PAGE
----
Before and after revision pencil drawings of a man facing away

Son of Somber Swimmer (Before and After), and a Couple of Comics Reviews

By DoctorPlatypus | Doctor Platypus | 23 Aug 2020

This morning, to distract myself from some terrible stuff, I went back in and did some clean-up work on my last drawing. I know it shouldn't, but it surprises me every time how much difference even tiny revisions can make. Here's a side-by-side before-and-after showing what I mean:

Before and after sketches of a contemplative swimmer - pencil drawings

I went at his neck, right hip and arm, and left ear with an eraser, and that had already made a huge difference. Then I came back in to smooth out a few lines and shadows with the pencil. Just adding a dark line along the shadow of his lower spine makes him look much more upright. That and bringing up the line between his left arm and his upper back and just sharpening a few of the lines in his back have I think made a big difference - I didn't make his back any narrower, but he does somehow look thinner in the revised version. I also thickened his right forearm, and reworked the shading on his keister.

On the whole I am very pleased with the revisions. That said, I am about to go back in with my eraser and straighten up his right hip. I think that should be a straight line rather than the current curve.

In further effort to distract myself, I have been reading comics. A few of them I have been very very impressed by:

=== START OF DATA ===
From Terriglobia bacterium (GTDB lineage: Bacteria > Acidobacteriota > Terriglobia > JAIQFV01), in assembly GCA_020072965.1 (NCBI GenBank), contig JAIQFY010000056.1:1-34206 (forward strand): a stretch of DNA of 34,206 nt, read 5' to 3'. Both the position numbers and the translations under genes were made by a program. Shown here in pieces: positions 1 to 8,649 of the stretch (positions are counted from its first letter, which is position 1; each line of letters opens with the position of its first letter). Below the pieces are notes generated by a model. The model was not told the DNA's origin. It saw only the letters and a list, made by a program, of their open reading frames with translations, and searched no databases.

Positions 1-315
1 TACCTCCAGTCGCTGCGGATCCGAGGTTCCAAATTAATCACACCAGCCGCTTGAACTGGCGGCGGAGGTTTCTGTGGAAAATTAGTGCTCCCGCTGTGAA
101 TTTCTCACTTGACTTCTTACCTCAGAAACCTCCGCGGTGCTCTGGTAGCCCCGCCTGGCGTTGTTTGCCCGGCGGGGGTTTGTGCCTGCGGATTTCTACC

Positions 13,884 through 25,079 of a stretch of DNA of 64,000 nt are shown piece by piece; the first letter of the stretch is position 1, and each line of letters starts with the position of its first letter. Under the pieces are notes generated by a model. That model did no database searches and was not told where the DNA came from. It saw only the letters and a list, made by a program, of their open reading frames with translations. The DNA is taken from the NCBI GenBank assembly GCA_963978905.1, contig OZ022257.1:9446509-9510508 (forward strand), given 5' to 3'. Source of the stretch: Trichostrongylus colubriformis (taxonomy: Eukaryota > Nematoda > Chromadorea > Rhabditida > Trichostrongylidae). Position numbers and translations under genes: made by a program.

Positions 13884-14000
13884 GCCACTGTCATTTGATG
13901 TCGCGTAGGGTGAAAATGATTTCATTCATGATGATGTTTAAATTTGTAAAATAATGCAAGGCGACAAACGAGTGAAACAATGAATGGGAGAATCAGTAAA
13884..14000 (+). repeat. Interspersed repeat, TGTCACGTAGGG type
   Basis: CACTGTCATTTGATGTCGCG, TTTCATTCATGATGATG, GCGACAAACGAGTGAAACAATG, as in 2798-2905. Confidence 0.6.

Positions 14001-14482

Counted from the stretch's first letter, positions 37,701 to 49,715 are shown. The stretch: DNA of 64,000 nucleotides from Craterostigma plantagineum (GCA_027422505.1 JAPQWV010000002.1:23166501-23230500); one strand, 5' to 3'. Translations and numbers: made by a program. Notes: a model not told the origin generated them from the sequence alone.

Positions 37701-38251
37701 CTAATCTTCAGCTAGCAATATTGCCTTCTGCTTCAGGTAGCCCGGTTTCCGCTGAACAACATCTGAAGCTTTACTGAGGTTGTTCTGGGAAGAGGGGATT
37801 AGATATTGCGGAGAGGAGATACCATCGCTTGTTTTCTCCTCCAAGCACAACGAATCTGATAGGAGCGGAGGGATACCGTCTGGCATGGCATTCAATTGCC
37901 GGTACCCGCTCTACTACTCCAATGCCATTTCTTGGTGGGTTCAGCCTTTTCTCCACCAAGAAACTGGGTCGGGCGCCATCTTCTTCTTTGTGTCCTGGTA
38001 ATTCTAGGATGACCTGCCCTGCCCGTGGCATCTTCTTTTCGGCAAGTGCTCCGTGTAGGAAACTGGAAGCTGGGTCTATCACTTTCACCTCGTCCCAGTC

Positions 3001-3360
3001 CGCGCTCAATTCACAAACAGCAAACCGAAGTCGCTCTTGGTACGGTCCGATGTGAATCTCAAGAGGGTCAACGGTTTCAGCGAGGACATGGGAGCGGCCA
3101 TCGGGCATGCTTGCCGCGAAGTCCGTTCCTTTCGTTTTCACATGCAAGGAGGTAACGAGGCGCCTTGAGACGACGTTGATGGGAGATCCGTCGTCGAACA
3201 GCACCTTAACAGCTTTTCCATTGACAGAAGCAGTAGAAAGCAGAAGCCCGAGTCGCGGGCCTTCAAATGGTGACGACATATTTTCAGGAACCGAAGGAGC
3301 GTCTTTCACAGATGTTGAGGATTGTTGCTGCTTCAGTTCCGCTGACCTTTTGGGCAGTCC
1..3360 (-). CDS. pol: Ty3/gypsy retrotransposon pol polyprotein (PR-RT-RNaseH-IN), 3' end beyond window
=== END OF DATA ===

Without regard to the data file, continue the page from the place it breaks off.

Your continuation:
• Red Mother
    This one opens with a mysterious traumatic injury during which the main character loses and eye. She begins seeing disturbing things that may be supernatural, but may just be a trauma response. The "real-world" panels are done in a very slick (think Archer or Frisky Dingo) art style, and the the "disturbing visions" panels are much grainier, and washed in red. The contrast in the art styles and the ambiguity in the narrative make for a VERY effective exploration of the emotional and mental consequences of trauma. I am astounded how good this is.
  • Alienated 
    This one follows three troubled high school kids, all named Sam (Samuel, Samantha, Samir), who find and adopt an infant space alien and find they are mentally linked through him. The alien has some powers, and the kids get into a little trouble finding its parameters. I was ready for this to be a comic about how their mental link, their sudden state of having friends or at least people going through something similar to what each of them was going through, would suddenly render them all well-adjusted. Instead, there's a full issue devoted to each of them abusing the powers and seeing some aftermath. I'm very excited to see where this one is going next. This comic is not afraid of consequences.

Edited to point out someone else's review of another comic I very much admire.

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Current projects: writing a literary history book about Victorian and Edwardian fiction as successor to the medieval dream vision genre. Learning to draw. Slooooowly learning the fancier ins and outs of the roll20 VTT.

Doctor Platypus
Doctor Platypus

Musings on and examples from various creative and constructive projects.

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